If you live in Miami or nearby, and love (and have space) for plants, consider checking out the yearly Plant Sale, where plants grown by Fairchild staff are sold to members during one weekend a year, usually the first week in October. This is no normal plant affair. And those doing the selling are not your typical horticulturists. You have to be a member to attend but becoming a member is a good idea as it gives access to the gardens all year around for free, among other goodies. Examples of plants sold in previous sales include the exotic Bailey Palm (Copernicia baileyana) from Cuba, whose trunk looks like a concrete column, and the Silver Palm (Cocothrinax argentata), native to the Bahamas and South Florida, whose leaves have a silverish underside. You won’t find these plants anywhere near a commercial nursery, and certainly not at Home Depot. At my house several Baileys grow in the backyard, courtesy of the Fairchild plant sale. Serious goodness and life improvement. And a continuing accumulation of good Karma for Fairchild.
Bailey Palms at Fairchild (Photo: Carl Kruse)
Besides the punch it packs as a botanical garden and world-class research center, Fairchild knows how to let its hair down. It is home to several festivals, such as the Mango Days, the Chocolate Festival, and the Orchid Festival. During Valentine’s Day, it organizes a dinner and concert guaranteed to warm any lover’s heart and throughout the year hosts a number of art exhibits, concerts and other goodness. And at any time there are lectures, chats and classes given by experts in such fields as botany, painting, photography and such. I will say it again – I love this place.
I have been a member of Fairchild going on 25 years and there are few institutions I am more happy to be associated with. One of my favorite nonprofit organizations anywhere, combining heart, purpose, beauty, fun, knowledge, discovery, and showcasing the best of South Florida and elevating all of humanity. Who said Miami was just about partying?
Looking for another wonderful organization to support that is also attempting to understand and conserve our natural environment? Check out the work of the Monterey Bay Aquarium in California: https://carlkruse.org/the-best-aquarium-in-the-world/
Check out my other personal blog at: https://www.carlkruse.com
Contact: carl AT carlkruse DOT com
This blog’s last post was on the Winter Solstice.
Thank you Carl Kruse. Just added Fairchild to the list for the next time I’m in Miami.
Added Fairchild as well to the list of must-sees in Miami. Thanks Kruse.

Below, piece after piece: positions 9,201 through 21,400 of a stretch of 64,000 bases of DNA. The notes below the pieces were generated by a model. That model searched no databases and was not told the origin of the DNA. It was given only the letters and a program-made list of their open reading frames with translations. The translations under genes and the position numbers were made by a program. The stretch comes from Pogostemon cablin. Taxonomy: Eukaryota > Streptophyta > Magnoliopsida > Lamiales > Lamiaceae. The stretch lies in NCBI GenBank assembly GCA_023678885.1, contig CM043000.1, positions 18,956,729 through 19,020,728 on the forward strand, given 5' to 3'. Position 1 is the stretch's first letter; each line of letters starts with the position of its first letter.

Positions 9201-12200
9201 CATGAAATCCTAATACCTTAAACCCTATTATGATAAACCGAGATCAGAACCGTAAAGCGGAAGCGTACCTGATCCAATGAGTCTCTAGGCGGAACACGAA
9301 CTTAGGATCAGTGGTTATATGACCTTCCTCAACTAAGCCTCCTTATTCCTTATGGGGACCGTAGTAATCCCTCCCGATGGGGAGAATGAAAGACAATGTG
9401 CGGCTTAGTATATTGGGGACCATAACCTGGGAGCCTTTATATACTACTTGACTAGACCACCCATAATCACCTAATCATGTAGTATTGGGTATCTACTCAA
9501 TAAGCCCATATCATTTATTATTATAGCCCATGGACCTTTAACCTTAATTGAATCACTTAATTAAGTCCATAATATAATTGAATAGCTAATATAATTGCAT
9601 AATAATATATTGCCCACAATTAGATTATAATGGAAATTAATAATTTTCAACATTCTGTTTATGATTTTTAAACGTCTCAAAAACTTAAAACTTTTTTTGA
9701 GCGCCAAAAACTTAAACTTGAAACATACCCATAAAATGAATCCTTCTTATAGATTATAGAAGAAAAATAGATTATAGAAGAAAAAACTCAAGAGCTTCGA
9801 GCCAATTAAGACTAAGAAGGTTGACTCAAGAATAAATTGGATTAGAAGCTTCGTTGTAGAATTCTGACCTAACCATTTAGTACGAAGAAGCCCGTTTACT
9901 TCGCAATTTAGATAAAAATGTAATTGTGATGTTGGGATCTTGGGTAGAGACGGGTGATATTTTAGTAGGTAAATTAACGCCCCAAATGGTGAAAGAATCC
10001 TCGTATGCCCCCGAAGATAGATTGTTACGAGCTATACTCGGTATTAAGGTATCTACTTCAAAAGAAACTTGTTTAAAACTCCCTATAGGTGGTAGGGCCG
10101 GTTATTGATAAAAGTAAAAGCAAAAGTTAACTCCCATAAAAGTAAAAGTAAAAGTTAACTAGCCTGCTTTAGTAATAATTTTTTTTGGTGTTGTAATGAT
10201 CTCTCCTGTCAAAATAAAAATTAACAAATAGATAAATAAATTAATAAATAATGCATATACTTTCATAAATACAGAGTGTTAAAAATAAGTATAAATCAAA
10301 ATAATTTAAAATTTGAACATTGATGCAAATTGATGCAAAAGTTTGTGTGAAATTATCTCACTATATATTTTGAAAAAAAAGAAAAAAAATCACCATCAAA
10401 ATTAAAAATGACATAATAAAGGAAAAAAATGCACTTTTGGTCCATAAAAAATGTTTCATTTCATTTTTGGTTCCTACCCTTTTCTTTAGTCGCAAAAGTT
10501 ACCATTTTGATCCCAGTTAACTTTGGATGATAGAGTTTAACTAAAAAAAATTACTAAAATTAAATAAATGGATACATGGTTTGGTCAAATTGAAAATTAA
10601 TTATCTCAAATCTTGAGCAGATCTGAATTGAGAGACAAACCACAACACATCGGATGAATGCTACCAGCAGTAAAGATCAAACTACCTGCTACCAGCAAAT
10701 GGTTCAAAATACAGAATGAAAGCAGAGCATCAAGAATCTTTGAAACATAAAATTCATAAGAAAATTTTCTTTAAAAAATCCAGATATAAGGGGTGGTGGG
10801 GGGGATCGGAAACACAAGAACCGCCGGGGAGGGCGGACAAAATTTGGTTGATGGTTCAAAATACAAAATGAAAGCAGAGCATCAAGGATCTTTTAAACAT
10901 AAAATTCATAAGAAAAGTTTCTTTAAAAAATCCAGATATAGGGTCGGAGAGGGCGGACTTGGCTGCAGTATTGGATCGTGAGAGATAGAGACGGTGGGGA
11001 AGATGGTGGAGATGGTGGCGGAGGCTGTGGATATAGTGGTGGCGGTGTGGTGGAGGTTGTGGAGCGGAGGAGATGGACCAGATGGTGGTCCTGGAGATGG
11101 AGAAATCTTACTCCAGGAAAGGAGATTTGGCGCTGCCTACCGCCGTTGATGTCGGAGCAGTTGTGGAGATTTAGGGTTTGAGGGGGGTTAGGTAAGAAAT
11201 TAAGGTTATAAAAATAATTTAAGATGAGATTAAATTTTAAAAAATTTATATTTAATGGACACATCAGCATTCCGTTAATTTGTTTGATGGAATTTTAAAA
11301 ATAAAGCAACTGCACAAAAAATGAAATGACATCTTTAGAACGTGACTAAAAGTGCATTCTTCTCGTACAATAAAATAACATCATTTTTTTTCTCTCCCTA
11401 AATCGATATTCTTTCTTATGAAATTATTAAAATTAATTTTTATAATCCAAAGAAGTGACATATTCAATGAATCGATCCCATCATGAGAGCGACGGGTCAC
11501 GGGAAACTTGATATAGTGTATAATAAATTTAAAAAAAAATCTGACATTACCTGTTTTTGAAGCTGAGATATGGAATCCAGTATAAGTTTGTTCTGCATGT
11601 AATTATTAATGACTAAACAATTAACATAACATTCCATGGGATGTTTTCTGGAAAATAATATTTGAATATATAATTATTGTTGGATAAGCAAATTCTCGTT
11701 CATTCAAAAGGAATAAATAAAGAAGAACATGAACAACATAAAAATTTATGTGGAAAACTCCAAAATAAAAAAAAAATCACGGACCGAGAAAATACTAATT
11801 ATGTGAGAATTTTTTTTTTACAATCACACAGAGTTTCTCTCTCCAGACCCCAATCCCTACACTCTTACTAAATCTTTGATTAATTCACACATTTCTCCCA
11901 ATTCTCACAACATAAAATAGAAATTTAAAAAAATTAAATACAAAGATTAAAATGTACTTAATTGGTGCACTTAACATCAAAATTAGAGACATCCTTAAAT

Carl Kruse- Goodreads
Thanks T & T for the good vibes.
– Carl Kruse
Carl Kruse (XING)
By the way guys. February just got going. My favorite time of the year for a visit to Fairchild. Weather and vibe is just magnificent. Check it out.
Carl Kruse ( Lonely Planet )
Rereading this article some months after writing it. I like it. Don’t be scared of Zika mosquitoes. Head over to Fairchild.
Agree 100%. Must see when in Miami – Fairchild!
Plant lover or no, and who doesn’t love plants, I tell everyone who listens to me to get over to Fairchild.
– Carl Kruse
Go Fairchild! Magical place.
Magical place indeed. Thanks for stopping by Don.
Check out the goings on over at Lonely Planet for more travel ideas:
Don’t forget…coming up in January the annual chocolate weekend at Fairchild.
Little Known Secrets in Charity Fundraising – Percussion Magazine
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Sounds like the perfect place for a time of social distancing. Thanks for covering the gardens.
Aw heck, yes indeed. Lots of space, lots of trees, lots of goodness. Highly recommend a Fairchild visit.
One of my fondest memories of Miami was my visit to Fairchild gardens. I also recommend it to anyone visiting the city. Check out the windows to the tropics and the butterfly garden sections in particular.
Love, love, love the Windows on The Tropics exhibit, which incredibly has to be glassed off from the rest of the gardens because Miami, unlike what many people think, is not tropical but sub-tropical and it can freeze in the area. It never freezes in the tropics. Some of the plants in that collection, like the lipstick palm (Cyrtostachys renda), are at risk of dying if temperature dip below 50F. And it often dips below 50F in Miami during winter.
The Butterfly section is also one of my favorites.
Thanks for stopping by and for your commentary!
Cheers to Fairchild!
– Carl Kruse
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Sounds like a glorious place. Sun and plants and good people.
Truly a glorious place.